Written by Igor Volsky
Since insurers have begun informing beneficiaries that their health care plans do not meet the new federal requirements of Obamacare, and will be either cancelled or significantly altered, the media has profiled countless middle class Americans who claim that the new health care law will force them to pay more for coverage.
Deborah Cavallaro, for instance, a real estate agent from Los Angeles, was enrolled in an individual plan that cost her just $293 per month. Under Obamacare, Cavallaro says she’ll have to pay over $400 for coverage she doesn’t need or want. But a higher premium doesn’t tell the whole story: while Cavallaro may spend more each month, she’ll be buying more comprehensive insurance with fewer out-of-pocket costs, better benefits that will cover more and cost her less if she actually falls ill, and much more robust consumer protections.
So before you buy into the sticker shock hysteria, here are four questions you should ask:
1. What does the old plan actually cover? Most of the policies in the existing individual health care market — which are currently issuing notices — offer low premiums, but also come with skimpy benefits and high out-of-pocket costs. These plans often have low limits for outpatient treatment, hospitalization or don’t offer any benefits for procedures like colonoscopy, chemotherapy or mental health treatment. Insurers market these policies to young and healthy people who don’t use their coverage — and never know the true extent of their benefits. (The market is also fairly mobile, with just 17 percent of individual subscribers purchasing the same plan for two years or longer).
Under the Affordable Care Act, insurers cover 10 essential categories of benefits, offering far more comprehensive coverage than what’s available in most individual insurance plans.
2. Did this person go to the exchanges? Insurers informing policy holders that their health care costs will go up often direct beneficiaries to their other brand products without telling them about competitive options and prices available through the exchanges. Cavallaro, for instance, got a quote from a broker, but did not explore the available options on her own.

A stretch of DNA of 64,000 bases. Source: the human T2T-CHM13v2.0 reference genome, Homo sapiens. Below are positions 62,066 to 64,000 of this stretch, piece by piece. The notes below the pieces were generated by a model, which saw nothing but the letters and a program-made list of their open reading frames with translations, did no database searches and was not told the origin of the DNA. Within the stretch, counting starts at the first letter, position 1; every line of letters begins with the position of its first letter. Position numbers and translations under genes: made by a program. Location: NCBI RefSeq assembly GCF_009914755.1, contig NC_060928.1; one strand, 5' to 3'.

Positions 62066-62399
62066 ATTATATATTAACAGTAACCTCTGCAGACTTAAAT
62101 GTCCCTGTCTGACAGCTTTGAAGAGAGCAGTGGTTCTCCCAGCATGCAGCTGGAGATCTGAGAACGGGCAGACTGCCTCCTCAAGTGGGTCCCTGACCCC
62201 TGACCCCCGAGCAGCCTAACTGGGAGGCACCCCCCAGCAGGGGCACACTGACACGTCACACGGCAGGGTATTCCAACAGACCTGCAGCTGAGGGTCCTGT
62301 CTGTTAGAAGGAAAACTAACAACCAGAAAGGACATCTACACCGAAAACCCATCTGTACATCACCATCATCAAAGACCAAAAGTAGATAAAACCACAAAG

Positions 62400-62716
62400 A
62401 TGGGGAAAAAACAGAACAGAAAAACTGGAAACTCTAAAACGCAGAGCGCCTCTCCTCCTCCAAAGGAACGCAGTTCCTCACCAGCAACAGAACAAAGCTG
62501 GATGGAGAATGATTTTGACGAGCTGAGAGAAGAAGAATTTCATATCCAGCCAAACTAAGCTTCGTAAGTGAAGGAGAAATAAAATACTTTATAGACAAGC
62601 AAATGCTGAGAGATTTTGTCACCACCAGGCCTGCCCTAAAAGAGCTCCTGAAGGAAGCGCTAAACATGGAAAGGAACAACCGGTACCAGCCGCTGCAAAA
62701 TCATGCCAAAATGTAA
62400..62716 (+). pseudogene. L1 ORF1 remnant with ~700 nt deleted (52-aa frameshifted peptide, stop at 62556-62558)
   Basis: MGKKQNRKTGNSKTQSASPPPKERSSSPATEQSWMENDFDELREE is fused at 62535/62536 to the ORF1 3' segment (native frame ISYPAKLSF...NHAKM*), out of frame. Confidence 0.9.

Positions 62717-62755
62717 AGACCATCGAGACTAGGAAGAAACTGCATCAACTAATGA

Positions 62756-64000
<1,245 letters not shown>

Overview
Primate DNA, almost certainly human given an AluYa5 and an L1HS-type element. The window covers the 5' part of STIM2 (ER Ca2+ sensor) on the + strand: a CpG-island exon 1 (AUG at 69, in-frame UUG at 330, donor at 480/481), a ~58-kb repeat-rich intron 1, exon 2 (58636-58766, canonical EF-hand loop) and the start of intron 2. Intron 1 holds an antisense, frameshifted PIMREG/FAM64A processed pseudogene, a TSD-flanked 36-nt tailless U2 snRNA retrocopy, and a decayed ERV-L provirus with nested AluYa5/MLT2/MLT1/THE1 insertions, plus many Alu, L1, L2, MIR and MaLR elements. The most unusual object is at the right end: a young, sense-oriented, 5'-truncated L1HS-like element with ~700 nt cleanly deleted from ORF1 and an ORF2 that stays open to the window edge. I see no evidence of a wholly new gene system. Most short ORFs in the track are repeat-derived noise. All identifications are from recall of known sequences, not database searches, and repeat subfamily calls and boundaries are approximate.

Prices are lowest in areas with the most insurer competition. An analysis from the McKinsey Center for U.S. Health System Reform found that “new entrants into the market make up 26 percent of all insurers,” and “tend to price their plans lower than the median premiums in their market.” The average premium in the exchanges is 16 percent lower than previously projected.
3. Yes, the premium is low, but what are the co-pays and deductibles? This coverage often forces individuals who do use care to meet high deductibles — the amount you pay out-of-pocket before your insurance kicks in — pay high co-pays and co-insurance or limit the number of doctor visits that are allowed. Cavallaro, for instance, must meet a deductible of $5,000 a year and has an out-of-pocket cap of $8,500 a year. The plan covers just two doctors’ visits and each include a $40 co-pay.
As the LA Times’ Michael Hiltzik points out in California, Cavallaro could sign-up for a Silver level plan with a $2,000 deductible, maximum out-of-pocket cost of $6,350, pay $45 for a primary care visit and $65 for a specialty visit — “but all visits would be covered, not just two.”
The health law sets exchange enrollees’ maximum annual out-of-pocket costs at $6,350, and silver plans have deductibles ranging from $1,500 to $5,000.
4. Does this person qualify for subsidies? Americans between 100 and 400 percent of the federal poverty line ($46,000 for an individual, or about $78,000 for a family of three) qualify for tax credits under the law. Six of the 7 million individuals who are expected to sign up for insurance through the exchange will receive an average tax credit of $5,290 per year.
Cavallaro “qualifies her for a hefty federal premium subsidy,” Hiltzik reports and can purchase a silver plan for $333, $40 more than she’s paying now. A cheaper bronze plan would be in the $200s.
This post was originally published in ThinkProgress
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